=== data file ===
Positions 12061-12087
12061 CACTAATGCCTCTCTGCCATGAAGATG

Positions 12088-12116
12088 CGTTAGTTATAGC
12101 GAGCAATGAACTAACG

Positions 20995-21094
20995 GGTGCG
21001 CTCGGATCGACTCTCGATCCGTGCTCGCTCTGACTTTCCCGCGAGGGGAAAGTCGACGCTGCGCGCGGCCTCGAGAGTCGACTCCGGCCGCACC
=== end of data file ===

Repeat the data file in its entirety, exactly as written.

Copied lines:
Positions 12061-12087
12061 CACTAATGCCTCTCTGCCATGAAGATG

Positions 12088-12116
12088 CGTTAGTTATAGC
12101 GAGCAATGAACTAACG

Positions 20995-21094
20995 GGTGCG
21001 CTCGGATCGACTCTCGATCCGTGCTCGCTCTGACTTTCCCGCGAGGGGAAAGTCGACGCTGCGCGCGGCCTCGAGAGTCGACTCCGGCCGCACC